SAY NO TO JOB MIS MATCH
SAY NO TO JOB MIS MATCH
One wonders why we have a persistent problem with high unemployment and underemployment, and yet have so many jobs persistently waiting to be filled. The usual answer is that we face a jobs-skills mismatch wherein the training of our jobseekers simply does not match the requirements of the companies looking for people to fill their vacancies. This mismatch problem appears to span job categories ranging from the relatively low skilled to highly specialized ones. It is also a problem seen in both the private and public sectors.
In many cases, the skills mismatch is very real. Philippine Business for Education (PBEd), through its research partner Brain Trust Inc. (BTI), interviewed various companies’ human resource officers as part of its USAID-funded Higher Education for Productivity Project (HEPP). A large industrial firm in Batangas needs dozens of engineers for its projected expansion, but can’t find suitable recruits. I know one government department needing dozens of specialists in a particular field, but has so far found only two qualified applicants among the many who have applied. We all know of the mad rush students made to nursing schools in past years, and the equally mad rush of certain colleges and universities to offer nursing courses to meet the demand. It didn’t take long to reach a glut of nursing graduates; now they are the ones actually paying to be able to work in hospitals for needed work experience. Otherwise they end up working in call centers or totally unrelated jobs, putting their highly specialized training to naught.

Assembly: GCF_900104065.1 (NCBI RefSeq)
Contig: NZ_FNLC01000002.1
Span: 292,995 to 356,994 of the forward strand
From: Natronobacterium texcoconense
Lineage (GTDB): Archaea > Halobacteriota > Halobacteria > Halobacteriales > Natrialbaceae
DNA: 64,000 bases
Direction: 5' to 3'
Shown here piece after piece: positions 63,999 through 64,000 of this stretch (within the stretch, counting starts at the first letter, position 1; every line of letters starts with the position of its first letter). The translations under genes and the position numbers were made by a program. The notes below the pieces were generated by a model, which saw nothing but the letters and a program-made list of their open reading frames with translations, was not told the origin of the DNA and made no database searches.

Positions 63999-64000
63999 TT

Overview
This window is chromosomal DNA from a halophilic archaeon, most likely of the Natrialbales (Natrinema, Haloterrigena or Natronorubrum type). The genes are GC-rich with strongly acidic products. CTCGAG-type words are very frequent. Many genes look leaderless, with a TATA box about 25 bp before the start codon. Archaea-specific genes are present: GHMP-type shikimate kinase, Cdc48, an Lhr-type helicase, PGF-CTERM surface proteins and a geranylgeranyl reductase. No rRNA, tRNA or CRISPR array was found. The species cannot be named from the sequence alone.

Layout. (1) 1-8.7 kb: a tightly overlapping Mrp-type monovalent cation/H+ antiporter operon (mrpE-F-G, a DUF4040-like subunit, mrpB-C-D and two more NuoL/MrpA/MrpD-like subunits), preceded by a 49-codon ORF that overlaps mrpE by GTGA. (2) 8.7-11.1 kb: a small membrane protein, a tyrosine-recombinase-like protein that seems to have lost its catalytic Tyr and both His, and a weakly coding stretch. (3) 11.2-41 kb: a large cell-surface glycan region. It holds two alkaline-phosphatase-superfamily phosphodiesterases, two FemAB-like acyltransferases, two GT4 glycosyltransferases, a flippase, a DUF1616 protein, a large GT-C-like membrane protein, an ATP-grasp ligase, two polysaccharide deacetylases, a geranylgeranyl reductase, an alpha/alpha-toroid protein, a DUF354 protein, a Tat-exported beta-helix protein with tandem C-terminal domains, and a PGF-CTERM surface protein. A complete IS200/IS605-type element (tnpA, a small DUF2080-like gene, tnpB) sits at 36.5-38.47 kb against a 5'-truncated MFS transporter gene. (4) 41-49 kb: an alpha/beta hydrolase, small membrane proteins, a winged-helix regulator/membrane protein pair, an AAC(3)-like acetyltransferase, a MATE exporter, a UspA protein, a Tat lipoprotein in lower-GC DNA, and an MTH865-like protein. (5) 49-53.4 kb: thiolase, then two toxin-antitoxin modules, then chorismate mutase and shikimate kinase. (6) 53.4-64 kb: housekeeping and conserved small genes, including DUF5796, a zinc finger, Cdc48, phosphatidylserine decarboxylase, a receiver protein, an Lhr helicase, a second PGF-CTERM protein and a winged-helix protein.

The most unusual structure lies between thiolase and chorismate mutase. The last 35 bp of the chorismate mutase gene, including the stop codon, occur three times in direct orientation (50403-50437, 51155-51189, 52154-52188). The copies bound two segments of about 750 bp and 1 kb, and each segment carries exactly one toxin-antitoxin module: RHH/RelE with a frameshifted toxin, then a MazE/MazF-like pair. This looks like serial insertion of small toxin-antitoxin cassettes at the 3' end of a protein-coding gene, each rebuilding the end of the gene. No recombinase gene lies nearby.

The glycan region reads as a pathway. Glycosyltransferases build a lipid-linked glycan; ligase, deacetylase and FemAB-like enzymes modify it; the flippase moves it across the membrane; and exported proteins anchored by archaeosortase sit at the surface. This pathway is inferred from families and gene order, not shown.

But the perceived technical skills mismatch appears illusory in other contexts. I’ve heard a number of human resource officers say that what they are looking for, but have difficulty finding in their applicants, are not so much technical skills (such as those obtained in science, engineering and technology courses) but more of “soft” ones: communication and presentation skills, analytical ability, resourcefulness, creativity, motivation, ability to work in a team, honesty and the like. These are all too often neglected in the schools where the workers are trained. One might well argue that some of these “soft” skills cannot be taught in school. On the other hand, the technical skills demanded by the job can often be readily imparted through in-company training, making the specific technical training of the applicant less critical. Many employers only look for any college degree, and for as long as applicants possess the desired “soft” skills, they will take care of the rest. Here, the mismatch is not in technical training, but in something more fundamental.